attractive. It was soon ovident that Mr.
Walker was much attached to young
Miss Hunter. His wife grew jealous and
accused him of falling in lovo with the
girl. Ho frankly admitted it and said ho
would marry her If he did not havo a
Mrs. Walker left her husband and soon
afterward obtained a divorce. Thu old
man and tho young woman wero then
married and came over tho lino into this
country to live.
Thoy bought a farm about three miles
from hero, says a Hopkinsvillo special,
and lived together apparently very happy
for twelve years. At tho end of that
timo they disagreed and separated, tho
second Mrs. Keel, liko tho first, obtaining
a divorce. Tho old man went back to
Tennessee, whero tho wifo of his youth
had remained faithful and alono.
His heart tumod again toward her
when they met, nnd ho proposed that
tnoy do remarried, Bho agreed. Last
Wednesday tho wedding occurred, and
thoy began llfo whero they wero first
married, forty-three years ago.
The Corpse ltan Away.
A Baltimore dispatch to Tho Chicago
Herald says: A telephono messngo to
tho Central station last night conveyed
tho information that a man had been
killed in the Baltimoro and Potomac
tunnel, and requested tho presence of a
coroner at Union station, whence tho
body had been taken. The corpse was
covered with mud and dirt and was stiff
anu rigid, ronco Horgt. tJohultzo wns
becoming Impatient over tho non-arrival
pf tho coroner, nnd walked to tho door
to seo whether ho was coming. When
ho returned, tho bonch was vacant and
tho corpso was walking out of tho door,
ThoHcrgeaut started after his subject.
but tho latter, seeing him coming, made
hasto to escape. Finally tho ivollceman
reached mm and insisted on his return
ing until tho coroner should arrive, but
tho man refused in tho roost positive
manner to let a coroner go to work on
him. Ho was a Hvo man and therefore
not under that official's Jurisdiction. Tho
sergeant catno to tho samo conclusion
and allowed tho corpso to go, It was
afterwards ascertained that tho man's
namo is James Lacy, nnd that ho fell
from a freight train and lost cor.bclous'
ncss for almost an hour. Ho had leen
temporarily aralyzed by tho shock.
Thrown Into the Illver by an Klephuiit.
A Cairo, Ills., special to Tho Plilladel
phla Press of recent dato says! "While a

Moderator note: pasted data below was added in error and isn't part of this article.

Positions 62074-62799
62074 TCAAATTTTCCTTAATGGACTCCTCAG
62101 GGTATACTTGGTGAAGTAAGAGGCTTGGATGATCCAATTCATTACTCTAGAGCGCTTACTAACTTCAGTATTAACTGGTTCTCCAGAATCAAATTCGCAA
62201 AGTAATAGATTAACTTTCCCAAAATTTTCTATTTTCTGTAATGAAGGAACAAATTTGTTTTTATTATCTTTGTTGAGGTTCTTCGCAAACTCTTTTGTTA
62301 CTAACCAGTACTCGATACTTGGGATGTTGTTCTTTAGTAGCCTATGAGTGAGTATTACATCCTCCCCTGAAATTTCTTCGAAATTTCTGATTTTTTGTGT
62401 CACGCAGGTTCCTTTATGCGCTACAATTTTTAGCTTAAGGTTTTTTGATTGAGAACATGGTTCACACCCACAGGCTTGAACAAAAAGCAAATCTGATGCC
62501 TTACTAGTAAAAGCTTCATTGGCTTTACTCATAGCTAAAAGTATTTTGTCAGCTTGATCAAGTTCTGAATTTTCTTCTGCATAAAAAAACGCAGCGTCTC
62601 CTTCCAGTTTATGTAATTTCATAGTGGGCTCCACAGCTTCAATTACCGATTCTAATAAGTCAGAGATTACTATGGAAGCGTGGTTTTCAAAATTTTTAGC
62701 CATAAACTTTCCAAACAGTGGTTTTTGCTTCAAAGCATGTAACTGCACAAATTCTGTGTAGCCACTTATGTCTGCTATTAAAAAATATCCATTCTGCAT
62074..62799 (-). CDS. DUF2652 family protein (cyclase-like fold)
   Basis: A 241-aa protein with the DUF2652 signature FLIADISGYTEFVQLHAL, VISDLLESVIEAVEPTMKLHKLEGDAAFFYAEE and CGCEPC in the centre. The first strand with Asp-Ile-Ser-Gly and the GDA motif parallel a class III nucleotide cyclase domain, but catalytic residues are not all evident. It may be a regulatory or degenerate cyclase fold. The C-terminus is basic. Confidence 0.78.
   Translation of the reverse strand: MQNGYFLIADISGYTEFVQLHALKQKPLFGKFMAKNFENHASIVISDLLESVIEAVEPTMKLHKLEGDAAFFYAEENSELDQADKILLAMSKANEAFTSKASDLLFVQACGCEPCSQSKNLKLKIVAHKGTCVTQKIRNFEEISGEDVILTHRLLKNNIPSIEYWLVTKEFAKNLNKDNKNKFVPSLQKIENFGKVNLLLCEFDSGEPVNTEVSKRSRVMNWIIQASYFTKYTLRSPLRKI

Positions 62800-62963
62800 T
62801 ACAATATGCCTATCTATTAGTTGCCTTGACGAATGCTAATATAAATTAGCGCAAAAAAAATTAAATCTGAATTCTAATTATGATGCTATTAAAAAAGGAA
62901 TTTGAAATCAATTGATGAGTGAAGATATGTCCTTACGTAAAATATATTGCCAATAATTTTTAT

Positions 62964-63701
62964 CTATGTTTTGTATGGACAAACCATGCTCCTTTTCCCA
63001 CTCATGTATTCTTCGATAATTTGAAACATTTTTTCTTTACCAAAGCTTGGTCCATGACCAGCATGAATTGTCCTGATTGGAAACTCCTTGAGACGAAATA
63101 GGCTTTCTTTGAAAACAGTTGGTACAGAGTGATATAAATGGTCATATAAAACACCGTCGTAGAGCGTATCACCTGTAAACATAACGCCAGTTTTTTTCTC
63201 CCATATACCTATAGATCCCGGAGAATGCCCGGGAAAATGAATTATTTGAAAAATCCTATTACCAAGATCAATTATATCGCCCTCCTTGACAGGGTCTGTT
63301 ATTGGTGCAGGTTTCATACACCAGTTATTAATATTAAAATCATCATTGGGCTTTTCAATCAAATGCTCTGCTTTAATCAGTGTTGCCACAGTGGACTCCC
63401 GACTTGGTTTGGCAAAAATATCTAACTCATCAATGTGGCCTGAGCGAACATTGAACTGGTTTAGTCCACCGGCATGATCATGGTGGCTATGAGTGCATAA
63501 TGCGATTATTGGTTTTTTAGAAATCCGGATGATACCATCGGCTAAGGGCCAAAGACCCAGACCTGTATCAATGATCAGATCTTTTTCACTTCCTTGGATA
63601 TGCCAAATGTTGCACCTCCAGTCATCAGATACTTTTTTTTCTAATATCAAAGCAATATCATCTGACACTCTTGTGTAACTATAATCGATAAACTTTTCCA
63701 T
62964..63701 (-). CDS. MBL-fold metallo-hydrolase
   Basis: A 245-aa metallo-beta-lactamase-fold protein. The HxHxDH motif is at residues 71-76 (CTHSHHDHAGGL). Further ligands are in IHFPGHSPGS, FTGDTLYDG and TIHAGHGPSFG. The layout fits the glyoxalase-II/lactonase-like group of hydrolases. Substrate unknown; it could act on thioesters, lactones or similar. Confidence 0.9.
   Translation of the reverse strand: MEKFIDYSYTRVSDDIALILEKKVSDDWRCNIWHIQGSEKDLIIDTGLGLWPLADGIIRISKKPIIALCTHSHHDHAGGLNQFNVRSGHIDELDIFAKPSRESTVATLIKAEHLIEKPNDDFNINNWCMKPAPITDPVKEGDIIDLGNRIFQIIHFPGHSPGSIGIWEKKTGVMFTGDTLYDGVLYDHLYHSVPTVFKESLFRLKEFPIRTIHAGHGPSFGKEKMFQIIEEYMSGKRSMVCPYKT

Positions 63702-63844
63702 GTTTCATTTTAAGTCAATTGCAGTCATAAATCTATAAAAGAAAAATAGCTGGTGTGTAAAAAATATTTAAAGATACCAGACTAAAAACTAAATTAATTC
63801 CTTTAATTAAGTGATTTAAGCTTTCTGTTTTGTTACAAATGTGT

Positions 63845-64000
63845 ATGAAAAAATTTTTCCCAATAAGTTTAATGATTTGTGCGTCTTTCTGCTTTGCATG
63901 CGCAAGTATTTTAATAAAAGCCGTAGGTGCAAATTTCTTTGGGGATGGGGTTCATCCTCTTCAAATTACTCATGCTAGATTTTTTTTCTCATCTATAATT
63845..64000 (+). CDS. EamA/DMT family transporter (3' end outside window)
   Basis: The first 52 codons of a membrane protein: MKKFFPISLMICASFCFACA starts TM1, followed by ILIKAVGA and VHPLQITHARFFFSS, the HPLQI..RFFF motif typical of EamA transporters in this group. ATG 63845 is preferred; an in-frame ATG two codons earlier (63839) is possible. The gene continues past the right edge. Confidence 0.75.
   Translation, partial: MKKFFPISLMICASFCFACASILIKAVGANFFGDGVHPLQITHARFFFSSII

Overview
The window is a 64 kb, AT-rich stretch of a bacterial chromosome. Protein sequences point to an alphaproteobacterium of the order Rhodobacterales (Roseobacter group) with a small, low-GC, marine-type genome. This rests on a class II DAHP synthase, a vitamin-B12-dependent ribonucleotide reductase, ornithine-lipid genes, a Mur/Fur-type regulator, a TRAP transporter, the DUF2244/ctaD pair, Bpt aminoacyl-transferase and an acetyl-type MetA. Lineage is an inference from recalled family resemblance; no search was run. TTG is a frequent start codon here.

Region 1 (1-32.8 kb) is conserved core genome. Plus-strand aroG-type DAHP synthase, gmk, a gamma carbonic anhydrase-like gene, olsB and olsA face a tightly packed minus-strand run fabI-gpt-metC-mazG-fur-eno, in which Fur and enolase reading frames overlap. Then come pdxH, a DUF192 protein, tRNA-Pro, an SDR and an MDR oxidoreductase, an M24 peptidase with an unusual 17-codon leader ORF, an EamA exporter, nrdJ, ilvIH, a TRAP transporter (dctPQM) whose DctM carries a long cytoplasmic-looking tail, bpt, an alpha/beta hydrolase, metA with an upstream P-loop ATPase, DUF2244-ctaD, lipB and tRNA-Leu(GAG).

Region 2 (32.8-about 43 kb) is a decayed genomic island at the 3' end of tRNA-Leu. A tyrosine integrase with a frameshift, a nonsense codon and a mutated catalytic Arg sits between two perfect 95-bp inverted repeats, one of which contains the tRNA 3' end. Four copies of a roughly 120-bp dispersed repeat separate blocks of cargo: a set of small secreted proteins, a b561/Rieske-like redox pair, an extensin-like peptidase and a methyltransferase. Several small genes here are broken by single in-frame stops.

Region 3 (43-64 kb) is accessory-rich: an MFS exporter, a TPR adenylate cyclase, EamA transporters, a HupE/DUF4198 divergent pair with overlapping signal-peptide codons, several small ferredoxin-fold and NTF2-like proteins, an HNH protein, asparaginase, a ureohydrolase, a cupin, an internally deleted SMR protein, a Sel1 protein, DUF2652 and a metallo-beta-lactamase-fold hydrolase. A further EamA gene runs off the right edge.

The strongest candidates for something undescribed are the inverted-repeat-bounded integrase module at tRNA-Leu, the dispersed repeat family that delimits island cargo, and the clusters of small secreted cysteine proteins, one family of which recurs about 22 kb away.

circus was unloading its paraphernalia
from a small steamboat and barges at
Metropolis ono of tho elephants showed a
great disinclination to go ashore. Sov
oral of tho employes seized poles and be'
gau ft systcmatlo cotirso of prodding,
which throw tho beast into a terriblo
rago. His long trunk was suddenly
twisted around tho body of his nearest
tormentor, thu man was raised hlk-h In
tho air nnd cast unceremoniously into
tho Ohio river thirty feet distant. Tho
excitement waB great, and by the time
1110 elephant was ready for another 111'
stall men t tho men had nil scampered out
01 danger, tho regular keeper having
como to tho reseuu tho iniiilili.ruil mil.
I mal was quieted, and thu two marched
I ashore without accident. Tho man was
4, unhurt and swans taboro,"
A SLAVE BOY'8 STOItY.
Strange Vicissitudes That Led Him from
Central Africa Iiown the Uoneo.
A letter from tho Congo tells tho story
of n slavo boy from Central Africa who,
by a scries of Btrango vicissitudes, lias
recently como Into tho possession of Mr,
Holman Benlloy, tho well known mis
sionary, and is now living on tho river
near tho west coast. Tho boy's namo is
Knvembo. nnd ho lived near tho Congo,
about 1,000 miles from Its mouth. A
whllo ago a largo party of Arabs rroru
Nyangwo nnd their Mnnycmn slaves at
tacked tho village nd joining that in which
Kayeinbo lived. Thoy heard tho shoot
ing nnd saw tho marauders seizing wo
men and children. Then they lied into
tho jungle, and tho Arabs, coming over
to tho deserted town, burned It to the
It was threo days before tho villagers
ventured to return to their ruined
homes. All was quiet then, nnd they
spent tho days tilling their fields nround
tho plnco whero they had lived. At
night thoy slept in tho jungle, as thoy
feared n night attack. Thoy wero not
without fear for n moment, but they
still lingered around their fields becauso
their food canto from them.
Ono day, after thoy had led this
wretched llfo for about threo months, a
gang of slavo hunters suddenly rushed
upon tho village, beating their drums
and firing guns. Kayembo's father
threw n spear nt ono of tho slavers,
wounding him in tho shoulder, Tho
wounded man then shot tho father dead
nnd cut oil liU hand as a trophy. Kay
einbo dashed into tho junglo with sev
eral men nfter him. They caught him,
and ho was dragged away with other
prisoners to neighboring villages, whero
tho slavers killed tho men nnd captured
many women. Tho littlo children whom
many of tho women carried In their
arms wero Bnntchod nway from them
and thrown into tho bushes, thero to
perish miserably. Somo of them, how
over, wero 6truck dead or wero stunned
by a blow from a stick. Others who
attempted to follow their mothers wero
Btmck with switches and driven back.
In about ten days tho slavers, with
their captives, reached Nyangwo, nnd
the K)or peoplo wero soon scattered far
and wido, their owners taking them in
all directions. Kayembo's master took
him 800 miles down tho Congo, whero ho
sold him to a Zanzibar!. Soon after tho
boy had an attack of dysentery, and his